He ended up being a small distraction to all that was going on in his back: the percussionist João Filipe, the other half of Sinter, dedicated to avoid the dull rhythms that ended up coining the rest of the night and pulling the weirdest, rightest sounds to fill all layers of Atila’s soundsystem. Atila himself is no stranger to darker sounds, and as soon as the technical problems on the early part of the set were solved, ventured beyond his typical industrial and minimal techno approach to include some dubstep – and goddamn that lack of sub-bass; these guys would’ve killed it completely if it wasn’t for that PA system.
The first day took the most risks but reaped the most profit, artistically speaking, and ended up making amends for the second, which wasn’t nearly as exciting to say the least. And yup, not even Gnaw Their Tongues saved the lot that I dare resume as a simplistic dissection of what black metal can be, without ever being it. Even their set that was far from what I’ve seen in the past – it was violent and it had its loud moments, but why have a bass when you don’t have its punch, and why do it loud when you don’t bring dynamics to the table, nor make me go through a near-deaf experience? I would’ve been surprised by the performance, but I’ve seen better from Maurice and it felt rather underwhelming, which made me believe the venue’s conditions were not ideal for a real torturous experience in his hands. [AF]
Paean fell a bit short when compared to their Haeresis Noviomagi counterparts. Their drone/dark ambient felt too circular and flat at times but gained a second breath when Turia‘s T (vocals) went on stage for a few minutes and wrapped the showcase on a high note
The following act, DE · TA · US · TO · AS, left us hesitating in what to make out of their performance. Barefoot and with what resembled Hindu prayer beads, bloody body paint, human skulls, candles and silver bowls, they operated a live ritual (as they describe it) capable of putting many “ritualistic” bands to shame. The theatrical part of their equation was indeed mesmerizing, perfectly coordinated with the shrieks and electronics. But when our eyes shut and we forgot everything happening around us, the dark ambient/industrial black felt dull and we wished the set was shorter.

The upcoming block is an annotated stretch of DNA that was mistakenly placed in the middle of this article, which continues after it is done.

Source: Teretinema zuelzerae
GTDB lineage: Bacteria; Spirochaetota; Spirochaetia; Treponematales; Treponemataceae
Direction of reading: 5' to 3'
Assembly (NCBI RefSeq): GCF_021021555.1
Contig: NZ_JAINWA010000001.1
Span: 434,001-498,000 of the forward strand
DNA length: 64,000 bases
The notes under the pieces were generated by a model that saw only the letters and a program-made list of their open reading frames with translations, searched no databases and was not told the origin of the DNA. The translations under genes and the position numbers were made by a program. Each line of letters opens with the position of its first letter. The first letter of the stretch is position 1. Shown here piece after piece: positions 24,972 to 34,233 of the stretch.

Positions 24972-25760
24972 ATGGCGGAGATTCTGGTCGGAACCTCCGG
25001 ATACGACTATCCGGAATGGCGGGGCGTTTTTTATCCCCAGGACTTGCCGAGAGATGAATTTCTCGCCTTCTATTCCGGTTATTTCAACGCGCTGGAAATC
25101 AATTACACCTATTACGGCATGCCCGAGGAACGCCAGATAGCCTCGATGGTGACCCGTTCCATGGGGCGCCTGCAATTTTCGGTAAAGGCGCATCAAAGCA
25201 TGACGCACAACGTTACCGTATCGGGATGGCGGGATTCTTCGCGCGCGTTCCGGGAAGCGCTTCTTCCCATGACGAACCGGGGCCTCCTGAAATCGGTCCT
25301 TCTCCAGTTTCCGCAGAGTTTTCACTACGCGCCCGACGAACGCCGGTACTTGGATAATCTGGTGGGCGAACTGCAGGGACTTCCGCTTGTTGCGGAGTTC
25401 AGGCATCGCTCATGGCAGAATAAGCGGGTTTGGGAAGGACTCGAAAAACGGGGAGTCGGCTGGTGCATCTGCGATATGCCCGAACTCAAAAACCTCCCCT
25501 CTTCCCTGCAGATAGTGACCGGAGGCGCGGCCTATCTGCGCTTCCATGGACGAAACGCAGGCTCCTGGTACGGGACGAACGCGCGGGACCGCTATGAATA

Also a bit underwhelming were the “anonymous” Gaerea. Being a fairly recent band and this their first show, it is a bit dishonest to cast any kind of expectation – but that’s the problem with hyping new bands (within the underground press that is). Keeping their hooded aesthetics, their black metal wandered between a less eerie Secrets Of The Moon and older Behemoth but lost some of the intensity that is present on their recent debut EP. [ES]
They didn’t participate in the said dissection of black metal, instrument by instrument, but their drummer did keep the “single part” concept going with the same rhythm for the whole show – ok, there was a gear in between his blast beats that made him play slower without ever changing pace. All in all, everything turned out perfectly for LVTHN, who came through as band of the night, solely because they actually brought all the interesting parts of black metal into their performance. Still, not even the blood they threw around made me feel excited, although that might be due to my vegetarian diet and lack of those tough metal proteins. [AF]
With closing honours, the Belgians gathered what seemed to be the most enthusiastic crowd of the festival, with headbanging and fists aplenty. Objectively, their Watain-esque approach to the black arts isn’t anything to write home about, but the live setting is where they thrive, injecting a whole new dose of intensity into their 2016 debut, i.e., they know how to put on a show. Raising cups filled with blood, ready to bathe in the guts of their enemies, they captivated every tired body for that one final push, and deserve full praise for that. [ES]
Now for my “out of context” part: why would one want to keep listening to metal after hours of, say, METAL? I don’t know. That’s why I say there was some George Michael missing. Or something that just goes well with candles, since nobody really gives a shit about religious rituals anyway. I’d be down with it. [AF]
This report must end with a heartfelt thank you to the DJ posse for keeping us all safe from the usual “I grew up in the 90s” playlist, sweetening our ears with tunes from Virus to Khanate.
See you all next year. [ES]